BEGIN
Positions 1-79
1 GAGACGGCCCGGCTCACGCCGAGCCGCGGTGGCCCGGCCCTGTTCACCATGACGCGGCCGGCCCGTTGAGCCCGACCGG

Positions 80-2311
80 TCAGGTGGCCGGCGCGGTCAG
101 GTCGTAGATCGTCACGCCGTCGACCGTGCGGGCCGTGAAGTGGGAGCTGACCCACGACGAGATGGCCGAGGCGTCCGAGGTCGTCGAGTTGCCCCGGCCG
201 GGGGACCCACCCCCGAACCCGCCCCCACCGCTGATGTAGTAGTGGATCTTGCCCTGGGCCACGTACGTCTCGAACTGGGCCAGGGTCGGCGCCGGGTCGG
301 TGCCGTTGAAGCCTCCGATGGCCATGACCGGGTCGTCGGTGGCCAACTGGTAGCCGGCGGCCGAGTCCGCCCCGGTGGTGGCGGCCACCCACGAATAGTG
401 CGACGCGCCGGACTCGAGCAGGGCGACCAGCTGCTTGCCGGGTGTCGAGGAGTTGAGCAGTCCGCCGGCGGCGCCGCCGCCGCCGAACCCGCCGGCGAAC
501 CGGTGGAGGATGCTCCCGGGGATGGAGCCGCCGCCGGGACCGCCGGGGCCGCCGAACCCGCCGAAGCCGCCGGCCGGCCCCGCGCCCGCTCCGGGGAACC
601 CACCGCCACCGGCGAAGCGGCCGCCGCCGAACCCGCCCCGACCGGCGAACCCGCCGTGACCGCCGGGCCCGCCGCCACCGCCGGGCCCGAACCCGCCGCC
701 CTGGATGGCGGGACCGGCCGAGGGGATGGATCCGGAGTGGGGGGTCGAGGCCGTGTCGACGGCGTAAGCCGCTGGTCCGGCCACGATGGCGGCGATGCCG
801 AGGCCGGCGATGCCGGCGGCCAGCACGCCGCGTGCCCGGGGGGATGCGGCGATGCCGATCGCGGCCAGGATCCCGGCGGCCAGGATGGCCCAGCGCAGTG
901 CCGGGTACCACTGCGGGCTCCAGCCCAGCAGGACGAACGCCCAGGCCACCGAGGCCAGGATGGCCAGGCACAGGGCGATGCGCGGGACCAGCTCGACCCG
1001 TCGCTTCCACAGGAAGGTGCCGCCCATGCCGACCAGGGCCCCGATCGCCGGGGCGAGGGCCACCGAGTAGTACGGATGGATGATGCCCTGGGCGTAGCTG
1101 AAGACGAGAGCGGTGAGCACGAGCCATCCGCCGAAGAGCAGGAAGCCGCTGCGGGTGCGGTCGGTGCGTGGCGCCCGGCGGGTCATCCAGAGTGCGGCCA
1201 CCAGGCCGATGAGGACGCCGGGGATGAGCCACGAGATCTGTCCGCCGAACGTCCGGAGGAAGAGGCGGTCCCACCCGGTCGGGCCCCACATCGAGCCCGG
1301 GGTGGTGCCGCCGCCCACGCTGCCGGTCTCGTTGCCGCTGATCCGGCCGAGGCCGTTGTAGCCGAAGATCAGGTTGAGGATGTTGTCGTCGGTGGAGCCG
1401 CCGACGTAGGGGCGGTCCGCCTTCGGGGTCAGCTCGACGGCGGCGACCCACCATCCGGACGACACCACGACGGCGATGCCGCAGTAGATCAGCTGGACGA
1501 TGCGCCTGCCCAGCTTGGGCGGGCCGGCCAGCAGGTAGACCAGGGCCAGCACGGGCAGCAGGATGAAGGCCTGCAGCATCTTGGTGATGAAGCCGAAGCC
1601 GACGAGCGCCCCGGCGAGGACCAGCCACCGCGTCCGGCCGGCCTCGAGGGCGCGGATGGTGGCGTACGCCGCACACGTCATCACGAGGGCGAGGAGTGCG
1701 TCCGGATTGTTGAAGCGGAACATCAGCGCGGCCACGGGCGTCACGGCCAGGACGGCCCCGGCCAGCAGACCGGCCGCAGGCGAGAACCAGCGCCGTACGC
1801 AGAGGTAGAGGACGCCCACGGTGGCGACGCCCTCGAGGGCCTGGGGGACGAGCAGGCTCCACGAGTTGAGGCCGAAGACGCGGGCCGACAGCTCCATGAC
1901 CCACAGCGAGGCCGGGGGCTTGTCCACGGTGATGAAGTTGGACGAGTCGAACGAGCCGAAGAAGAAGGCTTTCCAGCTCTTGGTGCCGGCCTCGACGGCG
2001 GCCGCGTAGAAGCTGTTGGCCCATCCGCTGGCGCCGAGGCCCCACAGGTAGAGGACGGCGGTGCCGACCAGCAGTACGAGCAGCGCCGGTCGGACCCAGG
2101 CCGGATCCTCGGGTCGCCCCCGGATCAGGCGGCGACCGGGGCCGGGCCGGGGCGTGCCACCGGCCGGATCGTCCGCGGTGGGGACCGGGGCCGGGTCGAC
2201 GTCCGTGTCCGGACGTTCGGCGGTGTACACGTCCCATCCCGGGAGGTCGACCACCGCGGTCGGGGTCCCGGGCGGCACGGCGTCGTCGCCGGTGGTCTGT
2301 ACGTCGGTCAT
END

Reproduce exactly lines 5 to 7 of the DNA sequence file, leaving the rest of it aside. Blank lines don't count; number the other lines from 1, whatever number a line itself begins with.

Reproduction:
101 GTCGTAGATCGTCACGCCGTCGACCGTGCGGGCCGTGAAGTGGGAGCTGACCCACGACGAGATGGCCGAGGCGTCCGAGGTCGTCGAGTTGCCCCGGCCG
201 GGGGACCCACCCCCGAACCCGCCCCCACCGCTGATGTAGTAGTGGATCTTGCCCTGGGCCACGTACGTCTCGAACTGGGCCAGGGTCGGCGCCGGGTCGG
301 TGCCGTTGAAGCCTCCGATGGCCATGACCGGGTCGTCGGTGGCCAACTGGTAGCCGGCGGCCGAGTCCGCCCCGGTGGTGGCGGCCACCCACGAATAGTG